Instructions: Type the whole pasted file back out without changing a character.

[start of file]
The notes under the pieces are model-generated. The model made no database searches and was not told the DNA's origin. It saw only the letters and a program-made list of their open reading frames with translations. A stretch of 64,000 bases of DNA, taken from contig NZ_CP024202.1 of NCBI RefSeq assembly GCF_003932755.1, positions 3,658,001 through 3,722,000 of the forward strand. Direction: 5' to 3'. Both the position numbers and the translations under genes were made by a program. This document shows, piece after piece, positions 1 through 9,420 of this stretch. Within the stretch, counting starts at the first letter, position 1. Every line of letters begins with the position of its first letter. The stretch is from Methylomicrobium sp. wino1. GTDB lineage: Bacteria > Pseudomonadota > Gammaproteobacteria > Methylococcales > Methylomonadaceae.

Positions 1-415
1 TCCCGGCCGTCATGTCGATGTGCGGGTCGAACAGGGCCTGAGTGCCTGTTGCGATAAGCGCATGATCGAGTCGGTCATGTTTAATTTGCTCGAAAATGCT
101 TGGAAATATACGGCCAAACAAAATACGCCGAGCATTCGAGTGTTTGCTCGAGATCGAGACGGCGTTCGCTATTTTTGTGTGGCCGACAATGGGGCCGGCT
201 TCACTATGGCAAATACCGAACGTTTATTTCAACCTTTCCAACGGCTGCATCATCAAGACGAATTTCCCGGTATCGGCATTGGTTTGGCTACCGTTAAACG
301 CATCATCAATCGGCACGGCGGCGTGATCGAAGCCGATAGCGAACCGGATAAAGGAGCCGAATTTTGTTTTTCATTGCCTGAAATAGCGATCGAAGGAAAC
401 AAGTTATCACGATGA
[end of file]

The notes under the pieces are model-generated. The model made no database searches and was not told the DNA's origin. It saw only the letters and a program-made list of their open reading frames with translations. A stretch of 64,000 bases of DNA, taken from contig NZ_CP024202.1 of NCBI RefSeq assembly GCF_003932755.1, positions 3,658,001 through 3,722,000 of the forward strand. Direction: 5' to 3'. Both the position numbers and the translations under genes were made by a program. This document shows, piece after piece, positions 1 through 9,420 of this stretch. Within the stretch, counting starts at the first letter, position 1. Every line of letters begins with the position of its first letter. The stretch is from Methylomicrobium sp. wino1. GTDB lineage: Bacteria > Pseudomonadota > Gammaproteobacteria > Methylococcales > Methylomonadaceae.

Positions 1-415
1 TCCCGGCCGTCATGTCGATGTGCGGGTCGAACAGGGCCTGAGTGCCTGTTGCGATAAGCGCATGATCGAGTCGGTCATGTTTAATTTGCTCGAAAATGCT
101 TGGAAATATACGGCCAAACAAAATACGCCGAGCATTCGAGTGTTTGCTCGAGATCGAGACGGCGTTCGCTATTTTTGTGTGGCCGACAATGGGGCCGGCT
201 TCACTATGGCAAATACCGAACGTTTATTTCAACCTTTCCAACGGCTGCATCATCAAGACGAATTTCCCGGTATCGGCATTGGTTTGGCTACCGTTAAACG
301 CATCATCAATCGGCACGGCGGCGTGATCGAAGCCGATAGCGAACCGGATAAAGGAGCCGAATTTTGTTTTTCATTGCCTGAAATAGCGATCGAAGGAAAC
401 AAGTTATCACGATGA